Iíve never been much good at introspection.  Maybe itís time to stop brooding about myself and start thinking about whatís going on.  The books tell me that thereís four main reasons ghosts usually show up:  to reproach, to warn, to recall, to advise.  Not to reproach, to warn, to recall:  Iíve covered those possibilities, over and over.  To advise?  Advise me of what?  He gave me all the advice I needed while he was still alive.  What he didnít know, he had Saul teach me.  What Saul didnít teach me, I found out for myself, usually in the company of a female friend.

Some little punk at a party two weeks ago had the gall to ask me if--well, the hostess got there quickly enough to separate us before anything serious happened.  Later, she told him, ďOne doesnít ask that question of a man of his generation.Ē  My hearingís well enough trained to have picked that up across the room, even at my age.  My generation, sure:  he was so confident, sitting in judgment on my - our - lives.  But, then, so were we, in our time.  We were rebellious after the Great War;  we had learned from our parentsí mistakes that we, not they, were right.  Now I watch whatís happening in the world and know just how often we were wrong.  Wolfe taught me not to argue with the facts although he did it himself, constantly.  Even so, I know what we did and what we thought and what we felt and that punk didnít.  I was there.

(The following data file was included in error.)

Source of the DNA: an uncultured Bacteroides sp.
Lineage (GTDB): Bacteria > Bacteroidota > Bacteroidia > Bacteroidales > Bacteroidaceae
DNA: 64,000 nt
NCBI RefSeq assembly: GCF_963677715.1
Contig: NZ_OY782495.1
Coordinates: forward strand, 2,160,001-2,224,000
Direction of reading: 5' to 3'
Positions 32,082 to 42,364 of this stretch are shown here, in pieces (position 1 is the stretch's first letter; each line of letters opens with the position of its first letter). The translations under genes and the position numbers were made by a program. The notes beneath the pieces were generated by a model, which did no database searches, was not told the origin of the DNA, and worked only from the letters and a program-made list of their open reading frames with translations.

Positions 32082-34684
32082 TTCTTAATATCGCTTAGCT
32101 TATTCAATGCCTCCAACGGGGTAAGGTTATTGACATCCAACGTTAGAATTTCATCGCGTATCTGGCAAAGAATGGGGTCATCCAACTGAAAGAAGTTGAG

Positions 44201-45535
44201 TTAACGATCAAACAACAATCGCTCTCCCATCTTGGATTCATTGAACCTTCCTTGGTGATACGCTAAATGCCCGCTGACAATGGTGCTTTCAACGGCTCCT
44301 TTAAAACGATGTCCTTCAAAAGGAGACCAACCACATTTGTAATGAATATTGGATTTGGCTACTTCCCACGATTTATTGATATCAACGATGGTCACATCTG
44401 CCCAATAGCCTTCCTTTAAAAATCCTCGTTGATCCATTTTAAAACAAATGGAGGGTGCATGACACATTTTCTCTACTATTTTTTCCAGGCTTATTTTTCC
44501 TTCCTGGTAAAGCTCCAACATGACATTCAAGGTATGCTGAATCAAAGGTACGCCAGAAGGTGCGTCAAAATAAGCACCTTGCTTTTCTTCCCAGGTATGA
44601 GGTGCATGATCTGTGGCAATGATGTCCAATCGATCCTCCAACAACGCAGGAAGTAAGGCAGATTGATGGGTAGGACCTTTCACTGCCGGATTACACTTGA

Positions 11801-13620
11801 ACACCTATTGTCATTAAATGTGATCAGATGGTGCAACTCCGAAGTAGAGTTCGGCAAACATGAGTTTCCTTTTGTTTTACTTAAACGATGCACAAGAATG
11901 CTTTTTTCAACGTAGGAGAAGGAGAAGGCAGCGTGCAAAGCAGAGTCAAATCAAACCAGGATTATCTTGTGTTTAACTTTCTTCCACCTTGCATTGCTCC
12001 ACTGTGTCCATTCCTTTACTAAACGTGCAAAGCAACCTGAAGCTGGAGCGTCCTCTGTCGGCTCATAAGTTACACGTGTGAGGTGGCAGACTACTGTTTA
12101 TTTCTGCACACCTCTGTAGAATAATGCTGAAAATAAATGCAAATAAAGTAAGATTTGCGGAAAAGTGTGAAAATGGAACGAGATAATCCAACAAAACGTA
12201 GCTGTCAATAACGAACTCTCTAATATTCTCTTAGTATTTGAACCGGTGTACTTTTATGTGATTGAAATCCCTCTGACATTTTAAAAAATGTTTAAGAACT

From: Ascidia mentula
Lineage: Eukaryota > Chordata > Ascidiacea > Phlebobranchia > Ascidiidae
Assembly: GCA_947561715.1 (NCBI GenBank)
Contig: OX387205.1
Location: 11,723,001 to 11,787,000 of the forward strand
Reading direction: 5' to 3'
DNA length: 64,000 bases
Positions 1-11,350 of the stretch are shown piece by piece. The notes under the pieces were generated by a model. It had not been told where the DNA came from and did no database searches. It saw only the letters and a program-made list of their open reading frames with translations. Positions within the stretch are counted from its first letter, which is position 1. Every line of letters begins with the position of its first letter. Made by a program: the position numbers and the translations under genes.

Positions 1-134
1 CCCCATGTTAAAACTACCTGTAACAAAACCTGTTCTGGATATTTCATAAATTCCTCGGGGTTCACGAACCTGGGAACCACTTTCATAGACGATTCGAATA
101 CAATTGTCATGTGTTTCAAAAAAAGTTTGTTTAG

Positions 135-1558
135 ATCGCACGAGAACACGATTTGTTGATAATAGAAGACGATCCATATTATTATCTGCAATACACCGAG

Wolfe was there.  Wolfe was with me, then.  Not in any vision but in flesh, solid, abundant, annoying flesh.  Clean and familiar flesh too, less flesh than I made out, flesh that I didnít mind seeing across the office from me no matter what wisecracks anyone would make about that, then or now.  Other people never make the right wisecracks, anyhow.  The purpose of a wisecrack is to get someone going, to make him think, move, and act.  Being annoying isnít just a game or a shield;  itís also a tool with which you take care of someone.